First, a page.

Some epidemiologic studies have suggested that extremely low frequency magnetic fields might affect human health and, in particular, that the incidence of certain types of cancer might increase among individuals living or working in environments exposed to such fields. This study is part of a broad study we conducted in humans. The study presented here was designed to look for possible effects of acute exposure to 50-Hz magnetic fields (10 µT) on the interleukin 1 beta (IL-1Β), interleukin 2 (IL-2), interleukin 6 (IL-6), interleukin-1 receptor antagonist (IL-1RA), and the interleukin-2 receptor (IL-2R) production. Thirty-two young men (20-30 years old) were divided into two groups (sham-exposed or control group and exposed group) of 16 subjects each. All subjects participated in two 24-h experiments to evaluate the effects of both continuous and intermittent (1 h "off" and 1 h "on" with the field switched "on" and "off" every 15 s) exposure to linearly polarized magnetic fields. The subjects were exposed to the magnetic field from 2300 to 0800 while recumbent. Blood samples were collected during each session at 11:00, 17:00, 22:00, 01:00, 04:00, 06:00, and 08:00. Results showed that exposure to 50-Hz magnetic fields (10 µT) significantly increases IL-6 when subjects were exposed to an intermittent magnetic field. However, no effect has been observed on interleukin IL-1Β, IL-2, IL-1RA, and IL-2R. This paper has identified a significant effect on protein that is part of the human immune response. However, the magnetic field strength used (10 µT;) is considerably higher than the majority of the public will be exposed to for prolonged periods. That they did not find similar effects with the other elements of the human immune system that they assessed demonstrates the importance that cellular and mechanistic studies should focus on replicating the positive effects that have been found.

4. N Schuz J et al, (August 2011) Long-term mobile phone use and the risk of vestibular schwannoma: a danish nationwide cohort study, Am J Epidemiol. 2011 Aug 15;174(4):416-22. Epub 2011 Jun 28 [View Author's abstract conclusions] [View on Pubmed]

Vestibular schwannomas grow in the region within the brain where most of the energy by radiofrequency electromagnetic fields from using mobile phones is absorbed. The authors used 2 Danish nationwide cohort studies, one a study of all adult Danes subscribing for a mobile phone in 1995 or earlier and one on sociodemographic factors and cancer risk, and followed subjects included in both cohorts for occurrence of vestibular schwannoma up to 2006 inclusively. In this study including 2.9 million subjects, a long-term mobile phone subscription of ≥ 11 years was not related to an increased vestibular schwannoma risk in men (relative risk estimate = 0.87, 95% confidence interval: 0.52, 1.46), and no vestibular schwannoma cases among long-term subscribers occurred in women versus 1.6 expected. Vestibular schwannomas did not occur more often on the right side of the head, although the majority of Danes reported holding their mobile phone to the right ear. Vestibular schwannomas in long-term male subscribers were not of larger size than expected. Overall, no evidence was found that mobile phone use is related to the risk of vestibular schwannoma. Because of the usually slow growth of vestibular schwannoma and possible diagnostic delay, further surveillance is indicated. It would be interesting to see if this study used the same cohort as their previous cohort study, which we criticised severely due to the very low quality of data they were able to obtain: of the 620,000 people they intended to include, not only were pay-as-you-go users excluded (much more common in the 90s), but the 200,000 heaviest contract users were also unable to be identified and therefore included in the "non-user" comparison by the methodology of the study (a retrospective cohort study such as this one compares known individuals and their exposures against the base rate for the population base, normally the countries standardised incidence rate). If so, it is unlikely that this study offers a particularly useful contribution to the literature.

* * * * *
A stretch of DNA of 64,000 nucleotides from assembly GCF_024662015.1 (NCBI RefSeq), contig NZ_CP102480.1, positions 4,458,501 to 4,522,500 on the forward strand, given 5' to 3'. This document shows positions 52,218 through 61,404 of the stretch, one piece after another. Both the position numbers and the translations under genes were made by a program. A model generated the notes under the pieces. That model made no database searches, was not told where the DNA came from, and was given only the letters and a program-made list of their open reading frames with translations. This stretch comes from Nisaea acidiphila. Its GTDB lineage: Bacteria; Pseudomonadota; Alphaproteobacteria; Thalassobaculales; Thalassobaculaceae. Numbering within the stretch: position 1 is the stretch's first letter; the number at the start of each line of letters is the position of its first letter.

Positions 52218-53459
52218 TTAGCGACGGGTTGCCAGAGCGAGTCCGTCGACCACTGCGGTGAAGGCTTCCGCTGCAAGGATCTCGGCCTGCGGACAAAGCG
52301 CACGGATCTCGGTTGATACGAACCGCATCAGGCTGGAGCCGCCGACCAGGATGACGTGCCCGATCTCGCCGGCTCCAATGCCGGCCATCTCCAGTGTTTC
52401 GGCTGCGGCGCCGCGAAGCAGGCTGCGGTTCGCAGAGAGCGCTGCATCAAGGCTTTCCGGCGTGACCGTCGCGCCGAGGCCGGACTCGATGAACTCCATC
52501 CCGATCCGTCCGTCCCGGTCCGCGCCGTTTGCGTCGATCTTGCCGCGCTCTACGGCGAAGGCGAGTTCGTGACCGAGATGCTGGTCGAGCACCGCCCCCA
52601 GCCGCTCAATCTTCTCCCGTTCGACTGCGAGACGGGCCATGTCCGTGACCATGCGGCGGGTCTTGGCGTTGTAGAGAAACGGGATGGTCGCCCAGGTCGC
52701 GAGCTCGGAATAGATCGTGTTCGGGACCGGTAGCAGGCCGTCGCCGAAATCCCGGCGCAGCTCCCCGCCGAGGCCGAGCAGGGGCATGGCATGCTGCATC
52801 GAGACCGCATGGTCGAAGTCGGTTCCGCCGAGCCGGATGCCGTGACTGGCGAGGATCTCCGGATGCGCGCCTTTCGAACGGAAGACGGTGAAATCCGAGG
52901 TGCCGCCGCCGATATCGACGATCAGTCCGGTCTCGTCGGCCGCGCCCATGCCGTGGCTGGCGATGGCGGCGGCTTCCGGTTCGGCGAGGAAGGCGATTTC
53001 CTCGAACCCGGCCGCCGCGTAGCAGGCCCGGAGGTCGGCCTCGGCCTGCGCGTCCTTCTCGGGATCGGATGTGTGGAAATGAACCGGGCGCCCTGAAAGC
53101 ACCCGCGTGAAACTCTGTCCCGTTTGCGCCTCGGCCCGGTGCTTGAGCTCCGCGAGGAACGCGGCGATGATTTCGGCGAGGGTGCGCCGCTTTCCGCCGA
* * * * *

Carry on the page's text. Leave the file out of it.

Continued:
5. - Auger N et al, (July 2011) Stillbirth and residential proximity to extremely low frequency power transmission lines: a retrospective cohort study, Occup Environ Med. 2011 Jul 8. [Epub ahead of print] [View Author's abstract conclusions] [View on Pubmed]